Will California’s extended drinking hours affect Vegas?

O’Sheas customers give a final toast and cheer before the doors close at noon Monday, April 30, 2012.
Photo: Glenn Pinkerton/Las Vegas News Bureau

Poor California. With a 2 a.m. curfew on serving alcohol, it’s no wonder each weekend brings its citizens en masse to Las Vegas, a land unburdened by such draconian party fouls as “last calls” and “closing times.” If California State Sen. Mark Leno has his way, however, that may soon change.

Leno introduced a bill last week that would allow local governments in California to extend drinking hours at nightclubs and restaurants to 4 a.m., in part as a way to compete with 24-hour cities such as Las Vegas and Miami.

Leno says the legislation would “start local conversations” in destination cities about the economic benefits of expanding nightlife, including boosting jobs and tax revenue.

One-third of Las Vegas' 38.9 million visitors in 2011 came from California, but the Vegas nightlife industry says the proposed legislation isn't a threat to that tourism base.

"There are only so many clubs in SoCal to go to, and they got 22 million people so I think it’s good for them, but won't affect us," says Las Vegas nightclub veteran Tony Verdugo, who helped draw the Southern California party crowd to Las Vegas in the '90s with his monthly late-night parties at venues such as the House of Blues and Spearmint Rhino. "We're a 24-hour city. Those two extra hours they might have in California now won't make them that."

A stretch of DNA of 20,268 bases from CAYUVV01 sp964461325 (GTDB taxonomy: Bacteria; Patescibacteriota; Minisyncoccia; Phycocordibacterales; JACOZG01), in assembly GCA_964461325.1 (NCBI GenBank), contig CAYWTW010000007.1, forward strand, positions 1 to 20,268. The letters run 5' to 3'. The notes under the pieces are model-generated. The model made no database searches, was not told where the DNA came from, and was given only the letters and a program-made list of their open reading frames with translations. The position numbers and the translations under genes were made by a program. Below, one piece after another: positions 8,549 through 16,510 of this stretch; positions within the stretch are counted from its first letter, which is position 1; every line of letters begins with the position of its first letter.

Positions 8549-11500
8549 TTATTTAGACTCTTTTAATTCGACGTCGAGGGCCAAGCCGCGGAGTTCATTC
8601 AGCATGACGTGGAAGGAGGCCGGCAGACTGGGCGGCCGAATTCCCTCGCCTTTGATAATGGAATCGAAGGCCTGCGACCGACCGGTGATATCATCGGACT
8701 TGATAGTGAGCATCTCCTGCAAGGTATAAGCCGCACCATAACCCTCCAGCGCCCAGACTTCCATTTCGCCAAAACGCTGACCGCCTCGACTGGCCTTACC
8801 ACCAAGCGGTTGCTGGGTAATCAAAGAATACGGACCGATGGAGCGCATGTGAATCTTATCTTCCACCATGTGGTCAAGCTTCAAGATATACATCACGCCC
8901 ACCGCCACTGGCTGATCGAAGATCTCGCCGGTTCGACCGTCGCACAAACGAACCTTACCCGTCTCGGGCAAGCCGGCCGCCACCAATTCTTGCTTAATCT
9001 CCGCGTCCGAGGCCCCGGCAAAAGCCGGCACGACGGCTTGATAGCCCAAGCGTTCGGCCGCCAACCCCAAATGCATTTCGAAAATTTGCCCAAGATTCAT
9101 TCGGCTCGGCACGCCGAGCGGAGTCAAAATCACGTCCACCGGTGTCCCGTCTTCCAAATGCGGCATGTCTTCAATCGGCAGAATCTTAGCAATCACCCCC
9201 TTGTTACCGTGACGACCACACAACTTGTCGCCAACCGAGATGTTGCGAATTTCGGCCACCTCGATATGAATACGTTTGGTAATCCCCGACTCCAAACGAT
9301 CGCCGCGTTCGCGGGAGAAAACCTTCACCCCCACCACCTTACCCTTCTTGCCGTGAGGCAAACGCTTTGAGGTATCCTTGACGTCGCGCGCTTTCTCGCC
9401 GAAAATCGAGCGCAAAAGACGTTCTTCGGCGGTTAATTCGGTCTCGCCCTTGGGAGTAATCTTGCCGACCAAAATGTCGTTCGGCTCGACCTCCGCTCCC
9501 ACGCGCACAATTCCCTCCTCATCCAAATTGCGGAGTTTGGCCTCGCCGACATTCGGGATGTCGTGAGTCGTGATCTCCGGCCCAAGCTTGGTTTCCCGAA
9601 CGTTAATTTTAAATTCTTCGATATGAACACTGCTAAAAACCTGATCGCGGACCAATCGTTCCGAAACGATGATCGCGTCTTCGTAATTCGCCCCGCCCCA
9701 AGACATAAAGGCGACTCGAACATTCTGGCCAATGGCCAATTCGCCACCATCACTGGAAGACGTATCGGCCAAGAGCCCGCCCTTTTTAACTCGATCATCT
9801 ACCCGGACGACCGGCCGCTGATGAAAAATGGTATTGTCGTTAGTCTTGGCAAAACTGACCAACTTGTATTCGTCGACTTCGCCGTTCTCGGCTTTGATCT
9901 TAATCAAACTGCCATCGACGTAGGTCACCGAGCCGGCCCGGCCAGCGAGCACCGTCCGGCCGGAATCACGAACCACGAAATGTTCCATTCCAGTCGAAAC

When asked whether cities like Los Angeles might now be able to draw late-night party DJs with more regularity, Verdugo is skeptical. Vegas nightlife is unique for its experience, not its hours.

"Who else really has Vegas-style money for the kind of DJs Mohammed Morani brought over for Hakkasan?" he says. "The reason they spend money here is because they can bring people to not just the club but to the casino for gambling, restaurants, all that. The change will be great for California, but we'll keep being Vegas."

How do other major cities stack up to Las Vegas? Take a look at last calls around the country below:

    • New York City

      Last call in New York City is at 4 a.m. Nightclubs can stay open after 4 a.m., but cannot continue serving alcohol. Bars may begin serving alcohol again at 7 a.m., except for Sunday, when alcohol can be served at noon.

    • Chicago

      Regular license bars in Chicago can serve until 2 a.m. Sunday through Friday and until 3 a.m. Saturday. Some bars have late night licenses extending serving hours to 4 a.m. Sunday through Friday and 5 a.m. Saturday.

    • Miami

      Miami competes with Las Vegas as a 24-hour city, with no time restrictions on alcohol sale times in the Miami Entertainment district; those outside the district must stop serving at 5 a.m.

    • Washington, D.C.

      You may want to take notes if you're planning on hitting the bars in our nation's capital: Alcohol can be served until 2 a.m. Sunday through Thursday, until 3 a.m. on Friday and Saturday night and the night before a federal or D.C. holiday; and until 4 a.m. on the night of New Year's Eve and the beginning of daylight saving time.

    • Philadelphia

      Philly's infamously convoluted liquor laws require taverns to stop serving at 2 a.m. and at 3 a.m. for membership-only clubs. Sales can begin as early as 7 a.m. Beyond bars, alcohol can be purchased at Pennsylvania Liquor Control Board–operated liquor stores.

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